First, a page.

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Ortssippenbucher: German Village Lineage Books

German lineage books called Ortssippenbücher are a compilation of some of the records available for various German cities. Find out if these books can hold answers for you.

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Type: Article
Resource: GenWeekly
Prepared by: Trish Tolley
Word Count: 433 (approx.)
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Whether delving into German research for the first time or working your way through parish registers to find family members, Ortssippenbücher can provide much information about a German family in one record.

A Sippenbüch is a family book or local lineage book, which usually gives considerable information about most of a particular town's residents. These books usually recount the town records from the sixteenth century, forward to the twentieth century. They often contain local history, including such lists as war casualties, mayors, members of specific occupations, and pastors.

Compilers of Ortssippenbücher and Ortsfamilienbücher (family books of a given locality) typically base their information on local church records, tax lists, and other pertinent local records. They begin in the 1500s or 1600s.

In 1937, the Arbeitsgemeinschaft für Sippenforschung und Sippenflege was organized, with ambitious plans to index every parish in Germany in order to provide vital information for each individual in the parish and to link each family member and generation. There were an estimated 52,000 parishes in Germany. By 1938, 30 volumes of Dorfsippenbücher (village clan books, recording all families) were compiled, but World War II prevented the completion of the task.

The name Dorfsippenbücher was changed in 1950 to Ortssippenbücher (village family books), when Sippenbücher were compiled for cities as well as villages and communities.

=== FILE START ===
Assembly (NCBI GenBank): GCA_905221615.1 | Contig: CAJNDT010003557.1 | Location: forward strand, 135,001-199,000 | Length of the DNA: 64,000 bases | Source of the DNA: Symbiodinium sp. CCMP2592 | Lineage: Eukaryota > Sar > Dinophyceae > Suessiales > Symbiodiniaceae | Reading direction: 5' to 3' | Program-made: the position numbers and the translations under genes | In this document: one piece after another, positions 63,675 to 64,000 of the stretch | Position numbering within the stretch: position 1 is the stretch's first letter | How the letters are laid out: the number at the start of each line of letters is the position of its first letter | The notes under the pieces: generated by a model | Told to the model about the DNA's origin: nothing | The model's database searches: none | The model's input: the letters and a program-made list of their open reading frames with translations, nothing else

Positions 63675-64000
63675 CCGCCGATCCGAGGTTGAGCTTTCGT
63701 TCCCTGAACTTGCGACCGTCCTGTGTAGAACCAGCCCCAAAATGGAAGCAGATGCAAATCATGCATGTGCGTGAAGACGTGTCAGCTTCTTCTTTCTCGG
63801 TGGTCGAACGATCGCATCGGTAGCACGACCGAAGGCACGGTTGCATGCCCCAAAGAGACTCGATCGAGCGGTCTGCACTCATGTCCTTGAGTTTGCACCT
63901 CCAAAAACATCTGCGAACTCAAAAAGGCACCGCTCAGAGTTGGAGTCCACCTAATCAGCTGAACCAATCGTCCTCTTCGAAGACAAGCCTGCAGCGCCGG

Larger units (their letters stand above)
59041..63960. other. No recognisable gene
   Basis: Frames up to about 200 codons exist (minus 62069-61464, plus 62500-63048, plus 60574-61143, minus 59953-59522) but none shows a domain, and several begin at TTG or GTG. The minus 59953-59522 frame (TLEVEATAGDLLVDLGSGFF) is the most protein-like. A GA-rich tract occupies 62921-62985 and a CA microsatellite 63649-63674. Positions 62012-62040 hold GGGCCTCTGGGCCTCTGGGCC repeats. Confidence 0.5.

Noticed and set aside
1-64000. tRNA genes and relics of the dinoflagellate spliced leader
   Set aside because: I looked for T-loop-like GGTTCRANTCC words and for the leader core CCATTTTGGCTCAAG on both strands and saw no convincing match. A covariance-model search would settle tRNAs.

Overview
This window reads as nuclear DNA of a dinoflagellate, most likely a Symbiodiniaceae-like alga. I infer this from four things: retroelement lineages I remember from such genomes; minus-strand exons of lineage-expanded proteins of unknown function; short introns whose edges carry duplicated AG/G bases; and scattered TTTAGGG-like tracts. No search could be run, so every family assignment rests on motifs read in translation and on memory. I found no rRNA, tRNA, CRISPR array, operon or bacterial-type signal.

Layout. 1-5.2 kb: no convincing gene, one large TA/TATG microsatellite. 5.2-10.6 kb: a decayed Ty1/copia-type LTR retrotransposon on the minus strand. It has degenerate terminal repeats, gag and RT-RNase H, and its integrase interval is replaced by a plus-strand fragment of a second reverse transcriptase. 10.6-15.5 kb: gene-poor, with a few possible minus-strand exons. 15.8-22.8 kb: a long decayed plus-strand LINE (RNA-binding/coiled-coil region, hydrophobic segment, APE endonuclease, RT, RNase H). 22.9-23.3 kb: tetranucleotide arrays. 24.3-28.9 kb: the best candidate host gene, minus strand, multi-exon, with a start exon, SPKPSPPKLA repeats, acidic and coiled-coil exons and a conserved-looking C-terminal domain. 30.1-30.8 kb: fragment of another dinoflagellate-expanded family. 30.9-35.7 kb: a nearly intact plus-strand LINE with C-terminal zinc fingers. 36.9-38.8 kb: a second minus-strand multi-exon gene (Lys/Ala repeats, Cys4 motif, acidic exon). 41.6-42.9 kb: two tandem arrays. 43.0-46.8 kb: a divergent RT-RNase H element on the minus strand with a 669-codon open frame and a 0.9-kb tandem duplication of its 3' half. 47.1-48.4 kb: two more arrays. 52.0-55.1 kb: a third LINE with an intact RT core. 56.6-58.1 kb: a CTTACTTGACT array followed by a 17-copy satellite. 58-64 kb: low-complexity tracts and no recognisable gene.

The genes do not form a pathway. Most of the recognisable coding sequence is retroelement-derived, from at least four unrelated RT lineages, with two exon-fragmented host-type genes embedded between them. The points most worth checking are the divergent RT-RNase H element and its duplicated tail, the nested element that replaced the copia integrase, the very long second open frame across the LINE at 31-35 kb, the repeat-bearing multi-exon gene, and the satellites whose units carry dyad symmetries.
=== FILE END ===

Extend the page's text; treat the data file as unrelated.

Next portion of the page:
Each book took a similar form: a table of contents, a brief history and a map, and a surname and locality index. Dates and places of births, marriages, and deaths are listed in the entries, as well as information about citizenship and occupations.

There are 122 volumes in Series A Ortssippenbücher and 33 volumes in Series B, which included Sippenbücher from localities that had belonged to the Austrian-Hungarian Empire and that were later in areas that became Czechoslovakia and Yugoslavia. (The difference between Series A and Series B is the size of the book, not in the format or contents.)

The Family History Library has many of the volumes resulting from this project. Many are available on microfilm. To find the microfilm number for a location, look in the Family History Library Catalog under the heading "Genealogy." Growing numbers of Ortssippenbücher are available at the Deutsche Zentralstelle furt Genealogie (German Center for Genealogy) in Leipzig.

Finding out if an Ortssippenbücher is available for the target of your German research is certainly worth the effort. And while the information found in a lineage book still needs to be verified for accuracy, it can pave a trail that may lead toward more genealogical discoveries.

For a list of published Ortssippenbücher, see Wolfgang Ribbe and Eckhart Henning, Familiengeschichtsforschung. Verlag Degener & Co., Neustadt an der Aisch, 1995.

Source Information: GenWeekly, New Providence, NJ, USA: Genealogy Today LLC, 2005.

The views and opinions expressed in this article are those of the author and do not necessarily reflect the views of Genealogy Today LLC.

*Effective May 2010, GenWeekly articles that are more than five years old no longer require a subscription for full access.

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